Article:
How Many Hackers Are There?

Hackers are individuals skilled in manipulating computer systems, often with a deep understanding of software, hardware, and networks. Their expertise allows them to exploit vulnerabilities to identify and fix weaknesses or gain unauthorized access and control. While some hackers use their skills maliciously, others work ethically to improve security measures.

The term “hacker” encompasses various motives, techniques, and intentions. Over time, the hacking community has been classified into various types, with the most well-known being based on “hat” colors representing their ethical stance.


How Many Hackers Are There?

In 2023, there are over 174,300 registered ethical hackers worldwide. However, there are more than 200,000 black hat hackers based on approximately an estimation based on a 2310 average daily attack rate.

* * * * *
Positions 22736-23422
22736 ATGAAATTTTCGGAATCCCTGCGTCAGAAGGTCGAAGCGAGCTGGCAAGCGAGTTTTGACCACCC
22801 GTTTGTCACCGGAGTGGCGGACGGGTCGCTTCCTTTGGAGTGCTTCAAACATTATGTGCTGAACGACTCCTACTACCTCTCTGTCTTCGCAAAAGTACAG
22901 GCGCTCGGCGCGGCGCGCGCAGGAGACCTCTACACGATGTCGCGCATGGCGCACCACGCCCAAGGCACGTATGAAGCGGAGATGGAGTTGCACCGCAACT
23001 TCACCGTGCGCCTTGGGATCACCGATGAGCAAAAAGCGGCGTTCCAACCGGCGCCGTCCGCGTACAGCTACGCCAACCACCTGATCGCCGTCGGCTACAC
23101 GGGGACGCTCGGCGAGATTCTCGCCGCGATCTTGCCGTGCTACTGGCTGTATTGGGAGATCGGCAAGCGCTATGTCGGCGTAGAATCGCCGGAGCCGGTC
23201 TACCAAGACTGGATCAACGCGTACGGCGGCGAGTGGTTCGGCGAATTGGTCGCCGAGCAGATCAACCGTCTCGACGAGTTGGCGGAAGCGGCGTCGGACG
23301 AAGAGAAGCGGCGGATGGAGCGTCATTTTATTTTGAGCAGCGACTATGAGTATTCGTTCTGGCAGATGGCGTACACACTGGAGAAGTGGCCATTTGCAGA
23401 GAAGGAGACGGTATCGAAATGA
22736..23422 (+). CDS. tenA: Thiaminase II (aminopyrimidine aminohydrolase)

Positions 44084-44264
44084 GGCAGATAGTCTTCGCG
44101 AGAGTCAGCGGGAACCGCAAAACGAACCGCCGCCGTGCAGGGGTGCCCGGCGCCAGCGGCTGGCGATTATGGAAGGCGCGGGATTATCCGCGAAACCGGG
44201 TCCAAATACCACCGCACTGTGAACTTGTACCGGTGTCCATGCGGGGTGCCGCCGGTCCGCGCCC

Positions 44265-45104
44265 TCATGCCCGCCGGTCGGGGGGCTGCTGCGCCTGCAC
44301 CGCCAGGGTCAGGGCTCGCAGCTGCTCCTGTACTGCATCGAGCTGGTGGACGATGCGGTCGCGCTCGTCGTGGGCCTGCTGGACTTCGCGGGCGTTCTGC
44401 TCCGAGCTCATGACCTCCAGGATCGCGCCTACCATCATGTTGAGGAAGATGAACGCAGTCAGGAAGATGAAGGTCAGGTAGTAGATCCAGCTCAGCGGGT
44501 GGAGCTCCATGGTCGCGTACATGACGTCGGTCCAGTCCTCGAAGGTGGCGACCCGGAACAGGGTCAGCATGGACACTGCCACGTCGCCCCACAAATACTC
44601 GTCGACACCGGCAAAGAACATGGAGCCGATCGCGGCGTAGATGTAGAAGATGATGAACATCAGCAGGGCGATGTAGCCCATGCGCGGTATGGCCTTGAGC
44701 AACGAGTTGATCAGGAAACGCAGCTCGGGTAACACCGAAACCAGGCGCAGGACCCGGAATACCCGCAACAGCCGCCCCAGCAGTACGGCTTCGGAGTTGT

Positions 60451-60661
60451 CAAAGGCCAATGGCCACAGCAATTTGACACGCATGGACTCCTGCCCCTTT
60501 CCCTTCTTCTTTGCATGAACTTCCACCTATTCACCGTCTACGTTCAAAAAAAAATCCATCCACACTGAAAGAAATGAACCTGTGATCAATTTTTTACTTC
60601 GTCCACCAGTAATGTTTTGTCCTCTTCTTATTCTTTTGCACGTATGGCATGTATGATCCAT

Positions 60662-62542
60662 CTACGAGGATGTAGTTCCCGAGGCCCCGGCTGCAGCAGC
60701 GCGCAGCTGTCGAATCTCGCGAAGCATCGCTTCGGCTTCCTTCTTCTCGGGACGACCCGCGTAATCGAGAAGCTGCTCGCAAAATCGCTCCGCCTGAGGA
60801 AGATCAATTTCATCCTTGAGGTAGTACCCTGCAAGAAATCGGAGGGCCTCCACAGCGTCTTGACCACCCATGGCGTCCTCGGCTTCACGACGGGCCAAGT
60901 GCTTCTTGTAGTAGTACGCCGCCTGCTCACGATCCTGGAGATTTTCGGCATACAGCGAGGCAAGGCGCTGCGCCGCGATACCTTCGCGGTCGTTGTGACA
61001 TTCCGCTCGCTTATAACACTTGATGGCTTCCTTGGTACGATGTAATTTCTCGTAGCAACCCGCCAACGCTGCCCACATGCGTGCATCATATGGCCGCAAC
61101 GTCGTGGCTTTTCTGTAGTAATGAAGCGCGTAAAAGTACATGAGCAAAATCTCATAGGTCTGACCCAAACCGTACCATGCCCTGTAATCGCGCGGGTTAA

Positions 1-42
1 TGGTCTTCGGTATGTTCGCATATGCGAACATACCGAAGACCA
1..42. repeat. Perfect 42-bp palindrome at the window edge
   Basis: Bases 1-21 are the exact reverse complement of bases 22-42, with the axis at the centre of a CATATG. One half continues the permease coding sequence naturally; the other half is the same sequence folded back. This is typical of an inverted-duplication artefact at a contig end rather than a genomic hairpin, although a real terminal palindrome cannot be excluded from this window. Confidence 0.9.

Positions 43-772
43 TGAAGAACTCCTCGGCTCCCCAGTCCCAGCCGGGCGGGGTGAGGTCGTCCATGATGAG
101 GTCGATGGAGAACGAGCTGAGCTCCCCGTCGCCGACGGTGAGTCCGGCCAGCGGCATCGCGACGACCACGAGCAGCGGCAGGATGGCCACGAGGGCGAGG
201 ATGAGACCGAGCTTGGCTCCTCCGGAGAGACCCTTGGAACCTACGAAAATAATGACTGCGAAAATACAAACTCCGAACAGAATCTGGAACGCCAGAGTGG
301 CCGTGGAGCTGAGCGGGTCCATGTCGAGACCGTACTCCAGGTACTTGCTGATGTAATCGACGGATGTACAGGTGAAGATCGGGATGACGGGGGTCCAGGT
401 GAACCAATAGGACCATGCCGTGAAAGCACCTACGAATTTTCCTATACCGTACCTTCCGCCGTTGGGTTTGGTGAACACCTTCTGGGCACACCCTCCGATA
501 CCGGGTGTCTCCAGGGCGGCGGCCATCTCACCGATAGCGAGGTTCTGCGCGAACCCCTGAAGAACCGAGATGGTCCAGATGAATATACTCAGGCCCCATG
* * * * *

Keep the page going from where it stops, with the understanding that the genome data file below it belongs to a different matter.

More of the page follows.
Getting an exact number of hackers globally is tricky because many with malicious aims stay hidden. Nevertheless, many join the realm of ethical hacking. The 2018 Hacker Report shows over 174,300 registered ethical hackers, a 5% increase from the original 166,000. Among the HackerOne community, India and the U.S. remained predominant, with a 5% increased share of 45.15%. Russia, Pakistan, and the U.K. trailed with roughly 14.7%.

Reports suggest a cyberattack every 39 seconds, with daily attack rates reaching 2,310, a 5% rise from the initial 2,200. The financial impact of hacking is astounding. In 2021, the cost surged to $6.3 trillion, reflecting a 5% hike from the original $6 trillion and a significant leap from $2 trillion in 2019. Studies indicate an average of 78.75 stolen records every second. Russian hackers, recognized for their speed, can infiltrate a network in just 18 minutes.

Conversely, Korean hackers take about 2 hours and 37.5 minutes, and Chinese hackers take approximately 4 hours and 12 minutes. In the U.S., about 74.55% of the population is concerned about hackers compromising their financial details due to the escalating cyberattacks. By 2018, the U.S. had employed over 750,750 cybersecurity professionals with 329,700 job openings, marking a 5% increase from the prior figures. Lastly, White Hat hackers’ earnings have risen to nearly $19.95 million.